The Shifting Gears progress report by the Mowat Centre and the University of Toronto examines how well governments in Canada and across the OECD are doing in terms of returning to fiscally sustainable positions, and prescribes short- and long-term solutions to achieve fiscal sustainability.8 The report emphasizes that Canadian governments should aim to promote fiscal sustainability beyond simply eliminating deficits. Instead, focus should be placed on transforming how governments deliver public services through accountability, transparency and measurement grounded in evidence, to maintain sustainable budgets over the long term.

Productivity growth is a critical driver of economic prosperity. Slower growth constrains a government’s ability to generate revenues and jeopardizes its long-term fiscal sustainability. Chapter II: Economic Trends and Projections addresses economic growth and productivity in depth and provides examples of how to improve the productivity and growth potential of Ontario’s economy. However, focusing on promoting economic growth and productivity to ease potential impacts on Ontario’s revenues is only part of the Province’s efforts. The government is also promoting long-term fiscal sustainability by supporting initiatives that promote the efficient and effective delivery of public services, as well as ensuring revenue integrity and addressing the underground economy.

Transforming and Modernizing Public Service Delivery

Areas of provincial jurisdiction, which represent the largest proportion of provincial program spending, will have significant impacts on the long-term sustainability of Ontario’s fiscal position. As discussed earlier in this chapter, an aging population will put increased pressure on Ontario’s health care expenditures. Also, slower labour force growth will increase pressure to invest in building the skills of Ontario’s workforce and supporting workers’ ability to fully participate in employment.

In light of these challenges, the government has taken a coordinated approach to ensuring that Ontarians receive services in a modern and efficient manner by transforming services and managing costs to promote long-term fiscal sustainability.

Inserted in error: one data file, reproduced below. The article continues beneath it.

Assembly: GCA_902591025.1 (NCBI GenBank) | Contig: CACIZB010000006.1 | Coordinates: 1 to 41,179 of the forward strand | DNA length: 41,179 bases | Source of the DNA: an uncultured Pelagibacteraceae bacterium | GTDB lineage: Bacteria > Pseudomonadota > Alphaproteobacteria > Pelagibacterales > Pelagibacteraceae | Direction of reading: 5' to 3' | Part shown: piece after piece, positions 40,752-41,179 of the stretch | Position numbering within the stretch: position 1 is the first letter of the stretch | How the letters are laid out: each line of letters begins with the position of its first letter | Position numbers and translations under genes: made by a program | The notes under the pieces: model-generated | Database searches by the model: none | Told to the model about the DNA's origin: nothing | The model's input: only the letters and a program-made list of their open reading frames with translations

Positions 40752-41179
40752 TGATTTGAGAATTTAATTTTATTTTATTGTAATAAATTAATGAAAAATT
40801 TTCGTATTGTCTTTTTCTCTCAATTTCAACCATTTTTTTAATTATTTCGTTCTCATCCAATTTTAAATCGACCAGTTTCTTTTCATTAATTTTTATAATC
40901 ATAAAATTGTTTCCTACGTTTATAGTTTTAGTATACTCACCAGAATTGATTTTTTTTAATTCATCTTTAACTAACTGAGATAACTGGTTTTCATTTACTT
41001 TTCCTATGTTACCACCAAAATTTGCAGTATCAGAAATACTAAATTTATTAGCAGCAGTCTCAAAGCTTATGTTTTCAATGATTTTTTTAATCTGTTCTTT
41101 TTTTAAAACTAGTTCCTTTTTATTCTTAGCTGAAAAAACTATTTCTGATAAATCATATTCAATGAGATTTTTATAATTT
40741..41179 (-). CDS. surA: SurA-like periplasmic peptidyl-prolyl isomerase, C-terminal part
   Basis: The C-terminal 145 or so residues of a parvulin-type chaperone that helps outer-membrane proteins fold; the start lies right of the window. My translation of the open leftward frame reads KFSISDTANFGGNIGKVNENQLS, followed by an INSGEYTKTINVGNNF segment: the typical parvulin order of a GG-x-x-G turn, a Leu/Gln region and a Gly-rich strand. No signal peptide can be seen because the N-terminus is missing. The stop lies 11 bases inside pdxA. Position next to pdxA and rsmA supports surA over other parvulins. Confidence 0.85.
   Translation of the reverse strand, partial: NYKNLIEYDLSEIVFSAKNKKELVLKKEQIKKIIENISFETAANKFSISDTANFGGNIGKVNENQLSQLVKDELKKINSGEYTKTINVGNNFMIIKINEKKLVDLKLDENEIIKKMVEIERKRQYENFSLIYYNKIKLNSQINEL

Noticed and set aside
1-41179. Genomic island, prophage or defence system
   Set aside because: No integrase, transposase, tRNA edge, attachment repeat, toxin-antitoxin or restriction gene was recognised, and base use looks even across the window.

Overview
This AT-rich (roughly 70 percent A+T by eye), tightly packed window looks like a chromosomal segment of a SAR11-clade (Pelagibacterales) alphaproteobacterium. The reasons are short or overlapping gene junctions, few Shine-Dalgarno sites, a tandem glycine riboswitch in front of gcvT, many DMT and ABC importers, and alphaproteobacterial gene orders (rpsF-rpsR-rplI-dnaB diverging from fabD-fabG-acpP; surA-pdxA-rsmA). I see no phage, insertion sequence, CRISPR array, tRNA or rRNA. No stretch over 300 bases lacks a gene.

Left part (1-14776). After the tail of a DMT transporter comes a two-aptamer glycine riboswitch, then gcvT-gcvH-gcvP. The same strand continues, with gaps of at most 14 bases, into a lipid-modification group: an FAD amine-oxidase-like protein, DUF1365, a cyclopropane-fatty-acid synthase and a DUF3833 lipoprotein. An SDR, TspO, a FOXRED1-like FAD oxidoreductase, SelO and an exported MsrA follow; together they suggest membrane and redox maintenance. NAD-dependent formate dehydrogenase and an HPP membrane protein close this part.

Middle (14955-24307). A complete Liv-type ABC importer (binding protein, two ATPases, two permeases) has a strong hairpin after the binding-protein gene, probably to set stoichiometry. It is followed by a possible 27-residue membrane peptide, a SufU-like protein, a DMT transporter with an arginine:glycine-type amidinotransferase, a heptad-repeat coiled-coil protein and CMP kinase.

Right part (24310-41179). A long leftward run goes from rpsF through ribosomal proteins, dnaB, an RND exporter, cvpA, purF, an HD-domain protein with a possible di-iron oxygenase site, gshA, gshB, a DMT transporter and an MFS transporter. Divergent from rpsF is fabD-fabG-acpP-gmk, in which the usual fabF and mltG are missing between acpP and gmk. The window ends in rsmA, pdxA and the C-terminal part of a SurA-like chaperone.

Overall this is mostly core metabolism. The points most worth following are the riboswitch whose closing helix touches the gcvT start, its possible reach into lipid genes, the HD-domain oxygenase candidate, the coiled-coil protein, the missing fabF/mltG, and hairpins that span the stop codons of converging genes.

Transforming Government and Managing Costs

A cornerstone of Ontario’s approach to transforming the delivery of public services is Program Review, Renewal and Transformation (PRRT) — Ontario’s fiscal planning and expenditure management approach that also provides a continuous review of programs. By collaborating across ministries, the government is taking a coordinated approach to ensuring that programs are relevant, effective, efficient, sustainable and meeting the needs of Ontarians. Program Review, Renewal and Transformation is helping the government achieve better outcomes and free up resources to reinvest in key priorities, such as health care and education.

To improve programs, PRRT focuses on evidence-based decision-making, gathering and analyzing the best available information to improve how planned outcomes are identified and achieved across government. This includes redesigning policies to support greater efficiency and cooperation within government, modernizing program delivery, and changing or ending programs that are no longer meeting people’s needs.

The government has established a new Centre of Excellence for Evidence-Based Decision-Making to build capacity to assess how programs are performing, using evidence to inform choices and lead change in critical public services. In addition, the government has established the Behavioural Insights Unit (BIU) to collaboratively assess policies, programs and services and offer low-cost ways to improve them, in alignment with PRRT goals. Behavioural science adopts a multidisciplinary approach, drawing on concepts and methodologies from social and cognitive psychology, economics, neuroscience and sociology, to understand and design for human behaviour. Applying a behavioural science lens to the design of policies, programs and services has been shown to promote more efficient processes, deliver more human-centric services and improve outcomes.

Consistent with the principles of PRRT, the government is also developing a Digital Government Action Plan to promote more efficient delivery of public services, connect with Ontarians and shift government culture to deliver the best possible customer experience. While government investments in information technology remain stable, operational changes have resulted in managing increased demand for more services over the past decade. This was done through initiatives that lower information technology costs and improve how technology supports the delivery of government programs and services.

To enhance access to public services, the government is embarking on transformation and modernization initiatives, one of which is the modernization of transfer payment administration. This initiative seeks to alleviate the burden on transfer payment recipients by modernizing the processes and rules for administering payments. As a result, delivery partners can spend more time and effort on planning, coordinating and achieving the project or program outcomes they have committed to deliver for Ontarians. As a first step, the government is implementing a “one-window” common registration system that will help transfer payment recipients to easily submit and update information online.